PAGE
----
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We have a collection $\boldsymbol{S}$ of $n$ discrete random variables $X_1$, $X_2$, $\dots$, $X_n$ $\overset{\small \text{i.i.d.}}{\small \sim}$ $\mathcal{D}$, where $\mathcal{D}$ is a distribution over $\{1, 2, \ldots, U\} \subset \mathbb{N}$ with cumulative distribution function $F_\mathcal{D}$.

We define the subcollection that includes only the values in $\boldsymbol{S}$ that are above $Q(p)$, where $Q$ is the quantile function. That is:

$$ \boldsymbol{S}_{\geq p} \overset{\small \text{def}}{=} \left\{X : X \in \boldsymbol{S} \text{ and } p\leq F_{\mathcal{D}}(X)\right\} $$

(in words: $X \in \boldsymbol{S}_{\geq p}$ if and only if it $p$ proportion of the population are smaller or equal to it)

(below we mark $\pmb{\sum}\boldsymbol{C}$ as the sum of all elements in collection $\boldsymbol{C}$)

Is the following true?

$$ \forall n,\; \mathbb{E}\left[\frac{\pmb{\sum}\boldsymbol{S}_{\geq p}}{\pmb{\sum}\boldsymbol{S}}\right] \le \frac{\mathbb{E}\pmb{\sum}\boldsymbol{S}_{\geq p}}{\mathbb{E}\pmb{\sum}\boldsymbol{S}} $$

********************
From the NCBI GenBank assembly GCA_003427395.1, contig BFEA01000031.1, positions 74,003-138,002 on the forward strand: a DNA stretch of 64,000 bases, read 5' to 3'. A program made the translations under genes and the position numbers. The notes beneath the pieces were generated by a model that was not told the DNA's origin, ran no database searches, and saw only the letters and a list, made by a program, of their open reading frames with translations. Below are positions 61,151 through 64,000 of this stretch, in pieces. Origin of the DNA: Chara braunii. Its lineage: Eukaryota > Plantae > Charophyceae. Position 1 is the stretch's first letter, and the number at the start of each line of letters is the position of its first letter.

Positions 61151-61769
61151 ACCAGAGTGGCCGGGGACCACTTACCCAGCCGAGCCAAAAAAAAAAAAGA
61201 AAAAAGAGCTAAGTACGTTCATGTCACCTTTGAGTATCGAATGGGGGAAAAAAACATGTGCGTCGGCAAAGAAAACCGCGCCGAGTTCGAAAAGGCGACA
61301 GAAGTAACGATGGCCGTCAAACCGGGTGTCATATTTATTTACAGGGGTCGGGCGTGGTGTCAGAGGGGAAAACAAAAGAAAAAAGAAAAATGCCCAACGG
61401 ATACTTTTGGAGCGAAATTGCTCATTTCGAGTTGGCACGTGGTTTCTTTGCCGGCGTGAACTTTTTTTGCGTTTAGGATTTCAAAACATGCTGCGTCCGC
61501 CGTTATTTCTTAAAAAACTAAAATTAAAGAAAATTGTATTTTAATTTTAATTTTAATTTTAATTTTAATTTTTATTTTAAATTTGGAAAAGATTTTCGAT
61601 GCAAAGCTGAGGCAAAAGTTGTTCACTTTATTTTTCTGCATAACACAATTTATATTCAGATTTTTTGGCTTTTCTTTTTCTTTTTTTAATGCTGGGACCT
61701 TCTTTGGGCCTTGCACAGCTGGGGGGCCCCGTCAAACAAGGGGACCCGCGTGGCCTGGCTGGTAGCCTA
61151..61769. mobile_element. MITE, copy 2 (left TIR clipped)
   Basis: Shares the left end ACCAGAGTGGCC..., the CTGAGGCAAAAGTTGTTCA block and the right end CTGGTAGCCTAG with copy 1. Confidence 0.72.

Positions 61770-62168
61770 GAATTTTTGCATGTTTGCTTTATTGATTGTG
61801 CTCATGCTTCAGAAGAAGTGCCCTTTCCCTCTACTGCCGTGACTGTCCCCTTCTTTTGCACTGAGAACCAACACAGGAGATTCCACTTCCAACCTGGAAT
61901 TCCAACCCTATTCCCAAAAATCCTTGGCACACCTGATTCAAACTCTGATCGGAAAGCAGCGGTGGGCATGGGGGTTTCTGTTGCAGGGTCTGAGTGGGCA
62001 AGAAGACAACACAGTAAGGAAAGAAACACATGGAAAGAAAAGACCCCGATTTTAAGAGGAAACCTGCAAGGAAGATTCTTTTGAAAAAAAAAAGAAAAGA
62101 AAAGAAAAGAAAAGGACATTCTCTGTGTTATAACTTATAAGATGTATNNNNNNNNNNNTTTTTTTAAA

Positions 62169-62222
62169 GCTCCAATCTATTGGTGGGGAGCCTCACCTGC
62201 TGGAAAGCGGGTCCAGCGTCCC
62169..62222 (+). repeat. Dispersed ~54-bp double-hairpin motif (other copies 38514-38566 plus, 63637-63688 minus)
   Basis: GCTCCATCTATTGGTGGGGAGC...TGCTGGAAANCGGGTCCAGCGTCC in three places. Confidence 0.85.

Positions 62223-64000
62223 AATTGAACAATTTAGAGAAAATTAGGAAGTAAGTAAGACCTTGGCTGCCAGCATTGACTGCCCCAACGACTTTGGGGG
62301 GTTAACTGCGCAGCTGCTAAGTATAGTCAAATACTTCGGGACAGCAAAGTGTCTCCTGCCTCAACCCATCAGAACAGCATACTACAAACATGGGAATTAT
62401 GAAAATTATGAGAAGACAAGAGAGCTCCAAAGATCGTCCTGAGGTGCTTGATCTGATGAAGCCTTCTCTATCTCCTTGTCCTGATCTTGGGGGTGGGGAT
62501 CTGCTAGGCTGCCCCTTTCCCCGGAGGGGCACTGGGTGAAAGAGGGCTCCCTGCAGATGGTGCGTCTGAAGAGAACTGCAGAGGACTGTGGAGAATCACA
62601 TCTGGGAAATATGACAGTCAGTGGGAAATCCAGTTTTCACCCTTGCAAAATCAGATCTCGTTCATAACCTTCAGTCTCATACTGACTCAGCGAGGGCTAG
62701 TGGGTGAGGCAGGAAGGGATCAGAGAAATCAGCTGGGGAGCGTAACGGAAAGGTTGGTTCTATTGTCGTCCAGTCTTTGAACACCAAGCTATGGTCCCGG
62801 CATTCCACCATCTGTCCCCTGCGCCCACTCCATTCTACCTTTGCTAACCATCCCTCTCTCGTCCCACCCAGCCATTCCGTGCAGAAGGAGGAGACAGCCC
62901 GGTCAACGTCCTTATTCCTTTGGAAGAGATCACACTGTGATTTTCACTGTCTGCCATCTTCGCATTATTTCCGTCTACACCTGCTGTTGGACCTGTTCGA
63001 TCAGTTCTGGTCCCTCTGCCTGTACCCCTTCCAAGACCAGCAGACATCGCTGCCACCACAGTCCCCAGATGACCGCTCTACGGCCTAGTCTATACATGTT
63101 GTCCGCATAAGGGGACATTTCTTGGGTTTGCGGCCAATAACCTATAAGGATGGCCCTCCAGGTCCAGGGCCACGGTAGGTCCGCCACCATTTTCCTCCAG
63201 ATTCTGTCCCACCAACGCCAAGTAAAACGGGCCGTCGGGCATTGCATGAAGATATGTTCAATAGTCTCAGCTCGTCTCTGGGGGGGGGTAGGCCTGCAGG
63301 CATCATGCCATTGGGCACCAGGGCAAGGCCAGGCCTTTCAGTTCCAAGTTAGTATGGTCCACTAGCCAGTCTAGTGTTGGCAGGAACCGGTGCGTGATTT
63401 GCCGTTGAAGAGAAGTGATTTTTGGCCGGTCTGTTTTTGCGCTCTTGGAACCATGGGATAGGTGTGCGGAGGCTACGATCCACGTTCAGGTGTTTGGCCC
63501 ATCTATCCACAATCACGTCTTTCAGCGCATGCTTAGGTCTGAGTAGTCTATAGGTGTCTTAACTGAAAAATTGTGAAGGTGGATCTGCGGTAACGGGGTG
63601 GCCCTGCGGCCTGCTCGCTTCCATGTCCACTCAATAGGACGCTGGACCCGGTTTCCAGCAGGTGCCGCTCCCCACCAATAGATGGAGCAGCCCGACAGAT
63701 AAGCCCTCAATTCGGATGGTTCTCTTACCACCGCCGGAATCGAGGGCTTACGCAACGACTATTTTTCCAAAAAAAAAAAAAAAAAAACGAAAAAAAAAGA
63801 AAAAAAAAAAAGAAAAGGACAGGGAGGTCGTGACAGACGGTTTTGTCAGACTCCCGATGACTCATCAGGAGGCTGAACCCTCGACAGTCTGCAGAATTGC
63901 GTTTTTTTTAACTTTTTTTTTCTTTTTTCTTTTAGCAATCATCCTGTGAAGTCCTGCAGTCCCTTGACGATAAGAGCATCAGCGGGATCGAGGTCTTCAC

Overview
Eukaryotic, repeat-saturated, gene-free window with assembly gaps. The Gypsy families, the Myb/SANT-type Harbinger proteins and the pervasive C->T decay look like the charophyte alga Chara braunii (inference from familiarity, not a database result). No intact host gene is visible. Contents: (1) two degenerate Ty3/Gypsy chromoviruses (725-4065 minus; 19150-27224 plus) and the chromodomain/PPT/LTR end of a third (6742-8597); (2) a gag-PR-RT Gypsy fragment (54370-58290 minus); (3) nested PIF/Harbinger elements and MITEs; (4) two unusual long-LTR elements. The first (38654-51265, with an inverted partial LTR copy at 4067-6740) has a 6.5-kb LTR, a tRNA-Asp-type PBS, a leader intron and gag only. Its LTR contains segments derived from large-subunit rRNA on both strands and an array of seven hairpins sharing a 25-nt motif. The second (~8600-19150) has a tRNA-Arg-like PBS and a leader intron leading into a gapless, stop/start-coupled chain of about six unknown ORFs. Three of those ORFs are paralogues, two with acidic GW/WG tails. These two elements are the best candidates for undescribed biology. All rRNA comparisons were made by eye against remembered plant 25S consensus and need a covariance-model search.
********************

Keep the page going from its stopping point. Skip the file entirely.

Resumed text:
note this is an extracted step of a different question expectation of upper quantile proportion. This question is simpler and more focused. (+ if the statement above is true the previous question is also solved)

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Your statement is true. This inequality is equivalent to the fact that the correlation of $\frac{\sum S_{\geq p}}{\sum S}$ and $\sum S$ is positive correlated. More precisely:

For a given $q$, let $f(x) = 0$ for all $x<q$ and $f(x) = x$ for all $x\geq q$. Your inequality can be written as: \begin{equation} E\left(\frac{\sum f(X_i)}{\sum X_i}\right)\leq \frac{E f(X)}{E(X)} \end{equation} The left side equals to $nE\left(\frac{f(X_1)}{X_1+\sum_{i\geq 1} X_i}\right)$ since for $i=1,2,...$ the random variable $\frac{f(X_i)}{\sum X_i}$ has the same law. Since $x\mapsto f(x)/(x+y)$ and $x\mapsto x+y$ are increasing functions w.r.t $x$, the random variable $f(X_1)/(X_1+Y)$ and $X_1+Y$ (with $Y=\sum_{i\geq 2} X_i$, independent from $X_1$) is positive correlated. Then
$$ E\left(\frac{f(X_1)}{X_1+Y}(X_1+Y)\right) - E\left(\frac{f(X_1)}{X_1+Y}\right) E(X_1+Y)\geq 0.$$ Rearranging the terms gets your inequality.

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  • $\begingroup$ Your last inequality sign should be the other way around, I guess. $\endgroup$ – user74045 Oct 27 '19 at 18:39
  • $\begingroup$ @user74045 Thanks for the remark, hopefully that did not mess up the conclusion, this error is corrected. $\endgroup$ – Yan Oct 28 '19 at 21:57

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